A History of the First World War in 100 Moments: A home from home in London for American ‘Doughboys’ - the Aldwych Eagle Hut

With US troops arriving in London en route to the Western Front, it made sense to give them a place to meet – the Eagle Hut

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The Independent Online

On a “perfect September afternoon” in 1917, the best-selling current affairs magazine, The Graphic, dispatched one of its leading writers, Margaret Chute, to report on an exotic occurrence in the heart  of London.

Chute, 31, made her way to the south-eastern edge of Covent Garden, where a crowd of servicemen and dignitaries had gathered in the Aldwych. They were there for the opening of the Eagle Hut, which had been set up by the American YMCA as a home-from-home for US soldiers and sailors.

The “hut” was a series of conjoined wooden buildings, at the southern end of Kingsway, where Bush House stands today. It had been operating since mid-August, to cope with the growing number of “Doughboys”, or American troops, who had been passing through the capital  since the US had entered the war on the Allied side in April that year. But this was its official launch.


As Chute reported, the ambitious set-up included a restaurant and kitchens geared up to serve thousands of meals a day, beds for  400-odd to stay overnight, a theatre hall big enough for 1,000, a billiard room and a reading room, all staffed by some 800 volunteers, most of them women.

“We’re here to bring them [the troops] in touch with things that will uplift. We’re here to do what needs to be done: to give our boys a hint of home,” said Robert Stuart, the YMCA’s general secretary, before the official opening.

There was, by all accounts, a festive atmosphere for the opening, presided over by the US ambassador, Walter H Page. Footage from the day shows silver-haired Civil War veterans marching stiffly to support their brothers in arms; laughing volunteers jostling for position in front of a huge American flag; and serving army and navy men waving flags – Stars and Stripes and Union Jacks together –  in celebration.

A drawing of the large wooden Eagle Hut constructed in London's Aldwych (IWM Art.IWM ART 1123)

Chute reported “batteries of cameras, cinema machines whirring madly, souvenir-hawkers shouting their wares”, in the melee. For Chute and other native observers, the fanfare around this “huge, portable hotel” was in marked contrast to the many comparable huts that had been established since 1914 by the English YMCA to provide morale-boosting services to British forces (a dramatic new departure for an organisation hitherto known for its work within the Church and for the homeless).

Within 10 days of war being declared there had been 250 huts across the country; by 1916, 1,500. The modest huts, financed by fundraising drives, were often positioned near railway stations and would dole out tea and sandwiches.

The Eagle Hut was on a different scale altogether, thanks to the US YMCA’s healthy bank balance. Sir Arthur Yapp, the English YMCA’s national secretary during the war – and credited with instigating the organisation’s role as an uplifting presence at home and on the front – laid out the difference in financial fortunes in his memoir, Romance of the Red Triangle: “Their first appeal brought in £5m, the second more than £12m, and their appeal a year later, in October 1918 is for £20m.”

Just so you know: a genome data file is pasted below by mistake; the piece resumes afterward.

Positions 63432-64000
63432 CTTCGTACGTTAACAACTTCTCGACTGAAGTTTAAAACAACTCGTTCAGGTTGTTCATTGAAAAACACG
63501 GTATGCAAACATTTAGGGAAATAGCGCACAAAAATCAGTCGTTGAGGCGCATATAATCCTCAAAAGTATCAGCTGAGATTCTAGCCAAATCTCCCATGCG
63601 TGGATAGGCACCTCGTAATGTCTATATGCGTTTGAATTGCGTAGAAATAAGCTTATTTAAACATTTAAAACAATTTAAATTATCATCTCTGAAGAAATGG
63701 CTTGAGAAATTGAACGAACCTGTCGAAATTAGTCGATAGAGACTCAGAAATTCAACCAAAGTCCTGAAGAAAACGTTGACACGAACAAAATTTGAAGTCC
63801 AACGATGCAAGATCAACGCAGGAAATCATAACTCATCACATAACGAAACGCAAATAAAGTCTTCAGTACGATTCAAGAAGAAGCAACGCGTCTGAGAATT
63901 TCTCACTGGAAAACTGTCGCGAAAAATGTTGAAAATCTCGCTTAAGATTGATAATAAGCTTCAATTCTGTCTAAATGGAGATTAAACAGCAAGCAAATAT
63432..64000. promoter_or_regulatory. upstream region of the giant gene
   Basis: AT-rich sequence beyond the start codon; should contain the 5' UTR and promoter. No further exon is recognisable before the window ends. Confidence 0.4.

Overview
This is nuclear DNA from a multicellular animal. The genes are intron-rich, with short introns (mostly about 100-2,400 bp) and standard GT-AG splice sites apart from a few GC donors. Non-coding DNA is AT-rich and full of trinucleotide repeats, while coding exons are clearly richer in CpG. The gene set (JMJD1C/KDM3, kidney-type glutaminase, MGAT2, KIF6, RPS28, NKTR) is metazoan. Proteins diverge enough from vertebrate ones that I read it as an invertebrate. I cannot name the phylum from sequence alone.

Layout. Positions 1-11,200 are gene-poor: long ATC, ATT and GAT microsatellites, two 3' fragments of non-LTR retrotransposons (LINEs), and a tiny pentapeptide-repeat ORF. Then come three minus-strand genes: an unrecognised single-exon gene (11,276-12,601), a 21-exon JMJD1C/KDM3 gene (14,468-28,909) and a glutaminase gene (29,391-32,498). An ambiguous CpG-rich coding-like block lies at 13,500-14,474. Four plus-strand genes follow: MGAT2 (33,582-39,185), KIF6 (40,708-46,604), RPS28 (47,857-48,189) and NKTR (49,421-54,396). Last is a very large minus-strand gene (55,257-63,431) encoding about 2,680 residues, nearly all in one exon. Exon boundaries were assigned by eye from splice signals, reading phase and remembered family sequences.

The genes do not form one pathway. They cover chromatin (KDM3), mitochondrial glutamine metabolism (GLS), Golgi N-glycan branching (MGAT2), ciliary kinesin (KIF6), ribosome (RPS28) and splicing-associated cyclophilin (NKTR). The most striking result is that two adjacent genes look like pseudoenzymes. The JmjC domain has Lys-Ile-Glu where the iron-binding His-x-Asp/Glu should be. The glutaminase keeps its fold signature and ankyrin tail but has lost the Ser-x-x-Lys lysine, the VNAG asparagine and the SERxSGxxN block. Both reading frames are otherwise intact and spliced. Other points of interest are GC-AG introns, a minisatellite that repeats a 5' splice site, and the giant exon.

US Ambassador Page greeting veterans of the American Civil War at the opening of the Eagle Hut (Getty)

This compared with £2.5m raised in the UK over four years at war. With funds to spend, the Americans were able to make good on Stuart’s promise. The huge restaurant served ice cream and American-style pancakes (sampled on one occasion by King George V during a visit to mark Independence Day in 1918). There was free-flowing pop from a soda-fountain – an exotic curiosity for Margaret Chute: “Chief of the joy spots of this joyous abode. Here masses of fresh fruit may be seen and the ceaseless fizz of the soda tap testifies the popularity of the Eagle ‘bar,’” she wrote.

Every effort was made to make sure soldiers did not feel homesick; a huge map worked as a rudimentary social network. Men would stick a flag in their home town to identify any other visitors from their area, with an attendant on a megaphone announcing  any link-ups.

Sherwood Eddy, a YMCA secretary in the US, reported visiting the hut in 1917: “It would be difficult to devise a more homelike or attractive place for soldiers… the big fireplaces and comfortable chairs suggested the equipment of an up-to-date club.”

The hotel-like atmosphere extended beyond the hut; female drivers ferried soldiers from stations and there were organised sight-seeing tours and sporting events, including a baseball match at Stamford Bridge between the US Army and US Navy. The hut was open day and night.

22nd December 1917: Christmas preparations at the Eagle Hut (Getty)

In her report, Chute regaled The Graphic readers with a (uncorroborated) story that the key had been “thrown away, and the doors will not close again till peace comes”.

When peace was declared, in November 1918, it did not prompt the immediate closure of the Eagle Hut. Many Americans remained and continued to use the hut’s facilities. The Mary Evans Picture Library has a postcard featuring a view of the hut sent from an American soldier still in London in January 1919: “Leaving ‘Blighty’ on the 8.20 tonight but surely don’t like to go for this is SOME town and I have been having SOME time,” wrote the sender.

The hut finally closed in August 1919. But for many of those Americans it would live on in their memories.

Tomorrow: a naval  mutiny is crushed

The '100 Moments' already published can be seen at: independent.co.uk/greatwar